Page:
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Daisy Behagg - cutaneous

Well Versed is edited by Jody Porter

Daisy Behagg

I stay up all night reading about skin
but it doesn’t really help I just know
lots of words now like ectodermal
which is another name for the layers
that protect what’s underneath
organs ligaments bones etc
interface is the name of what the skin
does with the environment being
the internal environment’s first line
of defence against external factors
all mammals even marine animals
have hair on their skin though they
appear hairless every hair has a small
muscle or pili which allows hair
to be raised when cold or in a
heightened emotional state
and even though at this time of night
wiki can begin to sound like a poem
about how we’re all tiny rooms of
consciousness covered in skin that
can express emotion and whose top layers
are all dead and constantly shedding
as you touch things still I’m left
like a crazy person searching through
all the pictures that contain your hands
remembering the exact awakeness
of my skin all down that side the last
time you touched me why are hands
so intimate anyway we use them
for such varied private/public acts
we fear they know us too well they will
announce our intentions or maybe
because they are what our bodies think with
we trust touch more than other things
you touch me so I know you are real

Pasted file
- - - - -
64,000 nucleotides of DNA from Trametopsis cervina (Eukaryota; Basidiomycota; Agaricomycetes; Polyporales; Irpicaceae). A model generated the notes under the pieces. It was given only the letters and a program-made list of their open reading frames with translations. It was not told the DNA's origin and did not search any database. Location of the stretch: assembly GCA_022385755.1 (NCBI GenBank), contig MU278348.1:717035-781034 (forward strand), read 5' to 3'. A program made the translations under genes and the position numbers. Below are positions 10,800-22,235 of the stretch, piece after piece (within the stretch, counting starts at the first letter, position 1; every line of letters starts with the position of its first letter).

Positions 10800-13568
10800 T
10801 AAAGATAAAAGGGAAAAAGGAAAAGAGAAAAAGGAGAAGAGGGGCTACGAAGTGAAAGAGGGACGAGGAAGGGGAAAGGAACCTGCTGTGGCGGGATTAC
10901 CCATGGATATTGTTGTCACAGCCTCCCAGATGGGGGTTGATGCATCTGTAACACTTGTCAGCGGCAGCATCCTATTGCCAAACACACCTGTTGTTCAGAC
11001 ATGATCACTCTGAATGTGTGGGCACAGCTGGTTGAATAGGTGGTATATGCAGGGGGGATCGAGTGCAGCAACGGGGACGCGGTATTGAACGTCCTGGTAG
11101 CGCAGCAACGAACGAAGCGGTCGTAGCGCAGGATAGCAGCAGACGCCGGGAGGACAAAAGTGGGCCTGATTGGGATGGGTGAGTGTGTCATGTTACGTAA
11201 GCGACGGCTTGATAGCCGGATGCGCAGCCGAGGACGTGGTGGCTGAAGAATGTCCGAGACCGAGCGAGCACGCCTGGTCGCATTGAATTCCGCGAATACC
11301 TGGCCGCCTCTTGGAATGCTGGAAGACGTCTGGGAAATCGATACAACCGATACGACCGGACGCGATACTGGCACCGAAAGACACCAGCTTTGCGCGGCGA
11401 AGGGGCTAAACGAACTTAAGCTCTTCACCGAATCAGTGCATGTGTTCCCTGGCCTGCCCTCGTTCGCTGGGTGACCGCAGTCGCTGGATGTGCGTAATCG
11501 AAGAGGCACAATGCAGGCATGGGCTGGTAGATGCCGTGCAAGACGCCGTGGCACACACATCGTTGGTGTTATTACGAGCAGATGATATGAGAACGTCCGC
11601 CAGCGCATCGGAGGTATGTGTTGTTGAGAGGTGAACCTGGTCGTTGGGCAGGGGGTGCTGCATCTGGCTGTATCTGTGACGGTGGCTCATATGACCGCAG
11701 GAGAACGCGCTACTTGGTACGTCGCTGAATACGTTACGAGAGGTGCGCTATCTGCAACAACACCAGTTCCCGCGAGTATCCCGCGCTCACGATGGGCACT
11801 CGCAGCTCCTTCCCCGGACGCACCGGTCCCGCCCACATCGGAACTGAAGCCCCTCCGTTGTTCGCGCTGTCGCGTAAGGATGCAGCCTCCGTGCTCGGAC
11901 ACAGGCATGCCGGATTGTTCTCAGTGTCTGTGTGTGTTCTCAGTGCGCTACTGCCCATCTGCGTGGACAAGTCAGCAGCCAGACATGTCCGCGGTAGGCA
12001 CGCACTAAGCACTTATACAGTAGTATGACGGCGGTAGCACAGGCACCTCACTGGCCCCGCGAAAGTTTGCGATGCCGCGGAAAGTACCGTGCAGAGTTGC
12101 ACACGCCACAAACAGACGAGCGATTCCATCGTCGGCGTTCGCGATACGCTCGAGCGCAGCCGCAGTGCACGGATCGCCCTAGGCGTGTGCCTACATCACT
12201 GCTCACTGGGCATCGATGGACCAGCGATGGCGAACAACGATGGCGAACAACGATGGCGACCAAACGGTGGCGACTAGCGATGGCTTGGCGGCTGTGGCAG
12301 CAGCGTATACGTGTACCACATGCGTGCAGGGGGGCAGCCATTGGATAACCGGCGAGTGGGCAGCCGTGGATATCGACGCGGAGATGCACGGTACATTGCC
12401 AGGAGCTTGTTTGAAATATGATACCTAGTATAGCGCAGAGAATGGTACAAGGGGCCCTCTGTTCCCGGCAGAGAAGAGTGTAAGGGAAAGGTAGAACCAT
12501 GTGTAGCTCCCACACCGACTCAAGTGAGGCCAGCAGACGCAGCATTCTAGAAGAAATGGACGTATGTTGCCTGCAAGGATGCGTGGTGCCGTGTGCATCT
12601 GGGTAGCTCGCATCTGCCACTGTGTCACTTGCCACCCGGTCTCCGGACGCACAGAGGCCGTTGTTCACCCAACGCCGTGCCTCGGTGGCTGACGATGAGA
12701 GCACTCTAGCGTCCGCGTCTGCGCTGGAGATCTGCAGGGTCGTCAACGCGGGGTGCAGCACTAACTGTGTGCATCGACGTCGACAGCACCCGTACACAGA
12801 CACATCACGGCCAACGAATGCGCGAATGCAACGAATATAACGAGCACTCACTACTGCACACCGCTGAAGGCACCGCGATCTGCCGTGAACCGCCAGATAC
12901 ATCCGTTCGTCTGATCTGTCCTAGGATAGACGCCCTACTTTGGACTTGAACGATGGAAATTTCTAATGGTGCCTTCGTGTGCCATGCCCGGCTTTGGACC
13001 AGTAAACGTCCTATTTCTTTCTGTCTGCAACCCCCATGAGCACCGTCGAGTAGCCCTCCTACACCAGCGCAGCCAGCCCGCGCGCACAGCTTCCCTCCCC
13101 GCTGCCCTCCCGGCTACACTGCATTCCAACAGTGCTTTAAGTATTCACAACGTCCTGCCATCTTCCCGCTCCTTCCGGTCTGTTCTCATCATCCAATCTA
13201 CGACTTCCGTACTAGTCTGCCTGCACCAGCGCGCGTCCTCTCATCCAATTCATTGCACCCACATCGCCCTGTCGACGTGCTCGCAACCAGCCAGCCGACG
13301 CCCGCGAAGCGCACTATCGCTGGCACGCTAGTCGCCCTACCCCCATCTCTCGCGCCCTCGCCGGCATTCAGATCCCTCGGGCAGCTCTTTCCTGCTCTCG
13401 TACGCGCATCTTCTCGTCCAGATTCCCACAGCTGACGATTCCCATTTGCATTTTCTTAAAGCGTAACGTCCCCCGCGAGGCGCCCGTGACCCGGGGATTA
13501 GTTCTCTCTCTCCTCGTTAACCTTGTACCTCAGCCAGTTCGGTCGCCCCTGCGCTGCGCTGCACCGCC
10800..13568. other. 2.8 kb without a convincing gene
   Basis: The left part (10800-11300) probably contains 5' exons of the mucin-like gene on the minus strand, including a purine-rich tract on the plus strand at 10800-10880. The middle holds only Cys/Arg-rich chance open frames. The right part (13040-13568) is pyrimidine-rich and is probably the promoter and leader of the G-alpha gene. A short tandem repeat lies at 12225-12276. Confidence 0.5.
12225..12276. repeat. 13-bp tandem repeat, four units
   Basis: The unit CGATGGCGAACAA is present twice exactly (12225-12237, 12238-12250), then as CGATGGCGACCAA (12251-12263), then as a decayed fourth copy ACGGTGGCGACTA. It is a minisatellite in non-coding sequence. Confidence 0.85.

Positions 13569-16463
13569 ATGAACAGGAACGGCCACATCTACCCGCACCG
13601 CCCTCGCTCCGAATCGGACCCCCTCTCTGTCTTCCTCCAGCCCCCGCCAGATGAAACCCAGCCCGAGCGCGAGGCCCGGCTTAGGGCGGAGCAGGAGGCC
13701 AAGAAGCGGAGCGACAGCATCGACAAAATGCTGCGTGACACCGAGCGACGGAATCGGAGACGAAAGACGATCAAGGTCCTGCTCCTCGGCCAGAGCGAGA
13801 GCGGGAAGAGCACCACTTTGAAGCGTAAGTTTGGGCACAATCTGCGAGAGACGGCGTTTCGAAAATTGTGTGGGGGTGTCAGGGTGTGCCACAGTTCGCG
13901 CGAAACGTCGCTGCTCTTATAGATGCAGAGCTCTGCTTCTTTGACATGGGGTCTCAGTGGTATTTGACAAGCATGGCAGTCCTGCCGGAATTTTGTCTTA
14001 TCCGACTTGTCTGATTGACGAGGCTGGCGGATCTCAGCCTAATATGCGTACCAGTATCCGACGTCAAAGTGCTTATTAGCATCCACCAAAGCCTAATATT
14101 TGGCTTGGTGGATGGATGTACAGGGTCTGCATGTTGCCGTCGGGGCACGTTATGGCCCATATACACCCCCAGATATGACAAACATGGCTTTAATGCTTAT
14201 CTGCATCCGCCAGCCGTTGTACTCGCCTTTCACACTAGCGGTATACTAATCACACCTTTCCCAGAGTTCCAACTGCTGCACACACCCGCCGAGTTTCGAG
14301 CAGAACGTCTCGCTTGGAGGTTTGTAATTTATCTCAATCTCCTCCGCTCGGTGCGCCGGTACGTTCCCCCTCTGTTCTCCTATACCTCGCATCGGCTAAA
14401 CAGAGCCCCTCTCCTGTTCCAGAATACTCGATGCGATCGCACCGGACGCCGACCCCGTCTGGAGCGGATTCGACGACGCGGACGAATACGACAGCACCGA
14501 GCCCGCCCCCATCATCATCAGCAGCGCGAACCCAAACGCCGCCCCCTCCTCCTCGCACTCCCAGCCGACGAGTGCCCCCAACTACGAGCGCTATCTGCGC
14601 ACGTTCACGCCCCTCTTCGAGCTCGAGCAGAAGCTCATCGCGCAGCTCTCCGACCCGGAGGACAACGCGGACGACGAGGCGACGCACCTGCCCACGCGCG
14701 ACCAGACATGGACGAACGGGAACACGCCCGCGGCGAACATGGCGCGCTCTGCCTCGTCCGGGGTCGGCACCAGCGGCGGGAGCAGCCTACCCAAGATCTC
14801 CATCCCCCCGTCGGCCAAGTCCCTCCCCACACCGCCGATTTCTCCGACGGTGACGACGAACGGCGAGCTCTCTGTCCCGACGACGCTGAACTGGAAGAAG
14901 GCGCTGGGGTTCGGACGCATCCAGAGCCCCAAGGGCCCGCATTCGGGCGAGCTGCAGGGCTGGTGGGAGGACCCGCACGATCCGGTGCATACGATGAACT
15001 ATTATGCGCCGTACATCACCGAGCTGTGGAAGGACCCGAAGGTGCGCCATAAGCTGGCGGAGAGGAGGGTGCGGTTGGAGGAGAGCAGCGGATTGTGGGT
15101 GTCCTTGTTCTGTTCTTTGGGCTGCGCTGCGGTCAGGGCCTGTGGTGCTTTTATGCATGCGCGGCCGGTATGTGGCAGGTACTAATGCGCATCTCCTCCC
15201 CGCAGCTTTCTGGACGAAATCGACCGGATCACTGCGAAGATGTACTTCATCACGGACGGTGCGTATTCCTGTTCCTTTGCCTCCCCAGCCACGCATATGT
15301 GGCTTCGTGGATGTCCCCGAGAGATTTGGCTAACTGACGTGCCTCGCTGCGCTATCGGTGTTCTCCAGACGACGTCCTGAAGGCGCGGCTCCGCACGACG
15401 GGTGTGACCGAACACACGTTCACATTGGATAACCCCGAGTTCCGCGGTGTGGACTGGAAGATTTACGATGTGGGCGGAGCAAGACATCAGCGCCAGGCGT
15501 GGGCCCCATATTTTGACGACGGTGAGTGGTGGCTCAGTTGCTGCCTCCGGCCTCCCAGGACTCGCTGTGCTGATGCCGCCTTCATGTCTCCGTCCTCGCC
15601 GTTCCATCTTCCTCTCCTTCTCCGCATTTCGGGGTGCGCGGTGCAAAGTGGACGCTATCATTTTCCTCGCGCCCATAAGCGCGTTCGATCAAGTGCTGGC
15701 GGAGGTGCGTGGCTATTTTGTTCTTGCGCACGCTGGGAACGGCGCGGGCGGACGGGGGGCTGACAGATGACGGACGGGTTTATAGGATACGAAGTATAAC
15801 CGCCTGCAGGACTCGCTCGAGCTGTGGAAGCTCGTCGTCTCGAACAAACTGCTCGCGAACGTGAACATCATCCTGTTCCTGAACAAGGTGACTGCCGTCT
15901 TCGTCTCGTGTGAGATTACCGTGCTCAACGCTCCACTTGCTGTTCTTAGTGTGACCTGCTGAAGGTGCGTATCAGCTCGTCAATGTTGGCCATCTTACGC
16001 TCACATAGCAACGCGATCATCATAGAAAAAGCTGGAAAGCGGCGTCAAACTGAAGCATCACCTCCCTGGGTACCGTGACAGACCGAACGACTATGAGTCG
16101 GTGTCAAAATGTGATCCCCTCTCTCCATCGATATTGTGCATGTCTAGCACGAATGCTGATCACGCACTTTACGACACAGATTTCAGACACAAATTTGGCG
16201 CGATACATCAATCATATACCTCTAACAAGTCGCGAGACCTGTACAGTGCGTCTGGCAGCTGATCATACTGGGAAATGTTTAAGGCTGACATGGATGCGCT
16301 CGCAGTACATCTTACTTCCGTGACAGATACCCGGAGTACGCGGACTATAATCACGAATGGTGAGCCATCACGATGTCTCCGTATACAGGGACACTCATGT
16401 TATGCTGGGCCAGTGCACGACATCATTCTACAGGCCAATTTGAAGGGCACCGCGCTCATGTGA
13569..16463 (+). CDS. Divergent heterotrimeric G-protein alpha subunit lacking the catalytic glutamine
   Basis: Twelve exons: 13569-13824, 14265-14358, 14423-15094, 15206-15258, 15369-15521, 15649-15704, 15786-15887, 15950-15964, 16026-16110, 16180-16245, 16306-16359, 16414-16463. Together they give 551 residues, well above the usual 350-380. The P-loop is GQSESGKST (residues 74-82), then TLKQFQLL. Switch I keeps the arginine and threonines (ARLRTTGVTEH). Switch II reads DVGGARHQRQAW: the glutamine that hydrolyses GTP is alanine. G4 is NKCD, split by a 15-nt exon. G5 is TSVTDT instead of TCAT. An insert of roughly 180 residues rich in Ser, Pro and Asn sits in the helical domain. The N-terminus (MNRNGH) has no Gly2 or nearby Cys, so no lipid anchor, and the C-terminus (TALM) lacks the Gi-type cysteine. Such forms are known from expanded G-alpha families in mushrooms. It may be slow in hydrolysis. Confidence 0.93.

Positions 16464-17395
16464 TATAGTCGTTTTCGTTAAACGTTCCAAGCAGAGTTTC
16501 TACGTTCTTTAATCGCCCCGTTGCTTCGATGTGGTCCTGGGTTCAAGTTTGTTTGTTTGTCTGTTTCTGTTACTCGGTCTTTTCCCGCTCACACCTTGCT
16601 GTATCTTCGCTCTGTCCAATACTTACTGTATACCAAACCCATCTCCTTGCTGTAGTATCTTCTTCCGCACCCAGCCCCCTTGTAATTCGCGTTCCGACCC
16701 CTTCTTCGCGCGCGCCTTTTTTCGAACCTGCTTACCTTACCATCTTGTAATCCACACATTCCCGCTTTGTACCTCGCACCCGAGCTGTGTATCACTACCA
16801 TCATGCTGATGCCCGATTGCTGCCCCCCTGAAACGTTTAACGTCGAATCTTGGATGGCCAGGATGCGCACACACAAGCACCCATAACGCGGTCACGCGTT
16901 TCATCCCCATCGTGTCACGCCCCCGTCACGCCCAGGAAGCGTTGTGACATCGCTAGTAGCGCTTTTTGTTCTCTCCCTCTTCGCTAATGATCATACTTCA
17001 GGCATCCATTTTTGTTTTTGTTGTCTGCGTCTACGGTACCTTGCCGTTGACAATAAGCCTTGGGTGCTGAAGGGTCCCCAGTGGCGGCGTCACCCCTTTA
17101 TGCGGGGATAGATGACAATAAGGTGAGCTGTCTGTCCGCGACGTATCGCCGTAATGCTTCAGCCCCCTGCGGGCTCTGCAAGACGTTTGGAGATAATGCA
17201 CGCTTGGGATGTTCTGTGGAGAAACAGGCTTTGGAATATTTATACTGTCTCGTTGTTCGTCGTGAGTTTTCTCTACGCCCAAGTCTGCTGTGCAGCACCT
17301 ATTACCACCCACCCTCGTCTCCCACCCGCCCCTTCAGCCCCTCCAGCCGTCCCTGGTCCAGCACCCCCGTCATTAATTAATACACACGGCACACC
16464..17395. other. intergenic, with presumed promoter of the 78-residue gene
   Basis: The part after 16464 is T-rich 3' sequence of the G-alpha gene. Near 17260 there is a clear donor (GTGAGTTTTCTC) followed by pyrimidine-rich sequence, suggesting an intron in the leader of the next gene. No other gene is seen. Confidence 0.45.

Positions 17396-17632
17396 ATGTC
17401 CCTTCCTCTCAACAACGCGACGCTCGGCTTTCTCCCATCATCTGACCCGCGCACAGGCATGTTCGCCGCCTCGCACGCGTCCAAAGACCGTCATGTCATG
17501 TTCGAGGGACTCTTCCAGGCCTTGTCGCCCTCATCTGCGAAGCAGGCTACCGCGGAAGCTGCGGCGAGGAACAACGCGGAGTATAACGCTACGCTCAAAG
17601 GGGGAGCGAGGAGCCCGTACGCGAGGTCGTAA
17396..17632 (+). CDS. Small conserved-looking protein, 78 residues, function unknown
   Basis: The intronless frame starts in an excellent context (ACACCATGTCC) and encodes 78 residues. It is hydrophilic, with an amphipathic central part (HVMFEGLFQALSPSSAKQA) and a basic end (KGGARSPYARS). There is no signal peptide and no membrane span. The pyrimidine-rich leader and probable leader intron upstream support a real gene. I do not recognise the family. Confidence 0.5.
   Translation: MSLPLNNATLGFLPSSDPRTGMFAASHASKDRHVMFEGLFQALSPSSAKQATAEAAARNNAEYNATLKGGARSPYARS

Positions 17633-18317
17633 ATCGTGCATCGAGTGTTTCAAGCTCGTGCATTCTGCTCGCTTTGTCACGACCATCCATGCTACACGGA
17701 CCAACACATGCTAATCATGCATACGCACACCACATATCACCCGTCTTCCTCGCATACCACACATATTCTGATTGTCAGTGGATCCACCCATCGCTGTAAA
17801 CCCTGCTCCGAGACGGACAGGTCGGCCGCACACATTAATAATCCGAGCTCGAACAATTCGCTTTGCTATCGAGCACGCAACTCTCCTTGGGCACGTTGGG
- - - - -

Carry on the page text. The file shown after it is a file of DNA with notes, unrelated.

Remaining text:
in the way I need you to be real
or I avoid touching you at all costs
because the way I touch you cannot
be a lie the skin is different on the hands
more fixed to the bone on the palm side
thinner and looser on the other to
accommodate movement using tools
making a fist most importantly
the action of opening and closing
or grasping as a species we are
defined by our ability to reach for
and hold onto things or to
choose not to

Daisy Behagg won the Bridport prize for poetry 2013. She has been widely published in journals including The Poetry Review, Poetry Wales, Ambit and Poems in Which. She has performed at events across the UK from Shambala and Boomtown festivals to the Edinburgh Book Festival, and runs intersectional feminist poetry and spoken word night Yeah Yeah She Said. She is a student mental health nurse and lives in Brighton.

Well Versed is edited by Jody Porter ([email protected])
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